Do Drugs Don’t Do Drugs
Test Positive



Test Negative



Figure 2

Tables like this are informative, but they don’t tell the whole story. You can see from this that the company is technically correct… at least in this case, of 100 people who did drugs, 99 were caught and one was not. But a false positive rate and a false negative rate are made up of more. To get to the whole story, it’s also good to do the marginals, or row and column totals as shown in figure 3.

  Do Drugs Don’t Do Drugs  
Test Positive




Test Negative







Figure 3

Numbers like these, the numbers of people tested, are very important. This helps us figure out our givens. The false negative rate is not the number of people who did drugs and tested negative. It’s the number out of all the people who tested negative who actually did drugs. In this case, the false negative rate is much better than advertised… it’s 1/98,902, or 0.00001, about one in 10,000 who do drugs and get tested get away with it.

The consequences, though, are on the false positive side… this is where people get turned away for employment or get fired. In the case of the military, a lot of people end up in a lot of trouble with the random urinalysis program. While we want to be cautious, and we don’t want a lot of druggies flying or controlling aircraft or tanks or other deadly weapons, we should also be concerned that we might be ruining careers unnecessarily. If we look at the table, the “common sense” interpretation of the false positive rate would be 999/100000, or 0.999 percent, very close to the 1 percent that we assumed initially. But, as astounding as it may seem, considering the number of people that are convicted each year because of this assumption, this is entirely incorrect!

The actual false positive rate consists of the number of people incorrectly identified as drug users, or the number of nondrug users out of the total number of positives. In this case, that’s 999 out of 1,098, or 90.98 percent! In other words, your chance of actually being a drug user, given a positive result on this “99-percent accurate” test, is only 9.02 percent!

Yes, it’s tricky. No, it’s not intuitive. But it’s important. It touches lives. Juries, lab technicians, doctors and nurses, lawyers, employers, employees, and patients who don’t understand this put either themselves or others in peril every day.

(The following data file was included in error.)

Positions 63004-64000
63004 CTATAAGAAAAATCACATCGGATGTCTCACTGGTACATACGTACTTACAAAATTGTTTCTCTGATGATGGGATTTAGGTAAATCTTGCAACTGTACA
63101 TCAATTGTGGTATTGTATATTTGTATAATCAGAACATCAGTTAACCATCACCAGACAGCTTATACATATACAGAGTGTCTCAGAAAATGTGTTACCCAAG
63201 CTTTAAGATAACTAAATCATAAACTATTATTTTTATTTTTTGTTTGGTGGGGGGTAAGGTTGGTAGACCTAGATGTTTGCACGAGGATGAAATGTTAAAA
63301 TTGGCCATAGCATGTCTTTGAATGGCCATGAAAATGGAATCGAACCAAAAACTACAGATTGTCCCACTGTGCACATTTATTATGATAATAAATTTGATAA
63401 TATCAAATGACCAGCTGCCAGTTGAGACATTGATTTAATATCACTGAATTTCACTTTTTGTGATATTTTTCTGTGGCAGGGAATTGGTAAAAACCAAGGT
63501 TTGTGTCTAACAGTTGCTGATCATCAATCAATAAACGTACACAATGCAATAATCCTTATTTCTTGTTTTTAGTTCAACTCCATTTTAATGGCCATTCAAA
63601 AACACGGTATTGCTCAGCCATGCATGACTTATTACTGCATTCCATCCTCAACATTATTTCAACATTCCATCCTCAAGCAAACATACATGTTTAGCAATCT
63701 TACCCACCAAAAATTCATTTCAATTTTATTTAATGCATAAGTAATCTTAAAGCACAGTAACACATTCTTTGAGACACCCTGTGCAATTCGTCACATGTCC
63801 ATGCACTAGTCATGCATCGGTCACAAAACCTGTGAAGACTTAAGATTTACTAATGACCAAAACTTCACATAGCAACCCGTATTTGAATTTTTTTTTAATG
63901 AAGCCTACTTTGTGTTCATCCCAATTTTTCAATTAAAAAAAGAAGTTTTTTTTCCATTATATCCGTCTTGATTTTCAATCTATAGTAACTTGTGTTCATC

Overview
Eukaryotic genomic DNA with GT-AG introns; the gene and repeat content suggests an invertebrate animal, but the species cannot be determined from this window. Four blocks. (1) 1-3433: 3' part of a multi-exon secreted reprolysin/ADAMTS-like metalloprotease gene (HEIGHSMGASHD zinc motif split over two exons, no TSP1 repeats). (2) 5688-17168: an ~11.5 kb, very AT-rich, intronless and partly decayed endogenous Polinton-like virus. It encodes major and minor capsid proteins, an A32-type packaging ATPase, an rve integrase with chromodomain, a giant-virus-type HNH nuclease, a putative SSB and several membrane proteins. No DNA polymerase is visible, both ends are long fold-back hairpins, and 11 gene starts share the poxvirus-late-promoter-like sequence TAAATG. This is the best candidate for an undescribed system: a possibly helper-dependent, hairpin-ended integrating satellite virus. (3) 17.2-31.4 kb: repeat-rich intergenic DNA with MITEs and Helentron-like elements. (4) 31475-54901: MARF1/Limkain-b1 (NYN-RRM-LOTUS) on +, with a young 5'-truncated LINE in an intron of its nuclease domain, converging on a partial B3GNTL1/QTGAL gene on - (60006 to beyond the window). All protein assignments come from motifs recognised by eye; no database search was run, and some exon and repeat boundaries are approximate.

Process improvement helps business make better products and healthcare operations achieve better patient outcomes. Education systems now hope to do the same for students.

Improving student outcomes and streamlining often cumbersome school system operations are the focus of new initiatives across the nation.

Part of push behind the move is the Every Student Succeeds Act (ESSA). Signed by President Obama in 2015, the act replaces the federal No Child Left Behind Act enacted in 2002. Unlike the previous law, the ESSA gives much more leeway to local school districts to decide on how to best spend educational dollars.

It’s also made continuous process improvement a priority in school districts nationwide.


The Need For Process Improvement in Education

The goal of every school district is to provide a quality education to every student regardless of age, neighborhood, race or economic status. However, that requires the best possible management of resources, smart financial strategies and understanding the issues behind low-performing schools.

These issues often are referred to in phrases such as equity, closing achievement gaps, improved quality of instruction and increasing outcomes for students (in other words, preparing them for success in careers or college).

Some states see ESSA as an opportunity. Many have started to revamp entire education systems, according toEducation Week. This includes turning to two important components of Lean and Six Sigma: evaluating data and constant, consistent review of operations.

For example:

Tennessee has developed a School Improvement Support Network that supports districts in improving low-performing schools. Part of the effort is on training school district and state officials on the needs of low-performing schools and the root causes of their problems.

New York has already established a five-year plan that sets goals for student achievement and graduation rates. The plan also includes continuous evaluation of those goals and adjusting them based on student outcome data.

New Mexico has developed a real-time data system that tracks issues such as how many students in each grade are behind in terms of earning credits and how many students have transferred schools.

Examples of Six Sigma in Education

The use of process improvement methodology in schools is nothing new. In some cases, Lean, Six Sigma and Lean Six Sigma are directly involved with quality improvement efforts at school.

The Des Moines School District in Iowa has created a Department of Continuous Improvement that has reduced paper timesheet submissions by 97% and saved $80,000 in textbook inventory costs.

At Temple University, Six Sigma Green Belt Nichole Humbrecht, a senior in engineering, has applied the methodology to the school’s charity fundraising efforts. She works with HootaThon, an annual dance event that raises money for the Child Life Services department of the Children’s Hospital of Philadelphia.

A host of universities have also applied Lean and Six Sigma to reduce waste and save costs in a variety of areas, including recycling efforts and improving patient satisfaction at university-affiliated hospitals.

Clearly, education provides as many opportunities for applying Lean and Six Sigma as does business. Training employees and earning certification in Six Sigma can be the first step into making education systems more effective and efficient.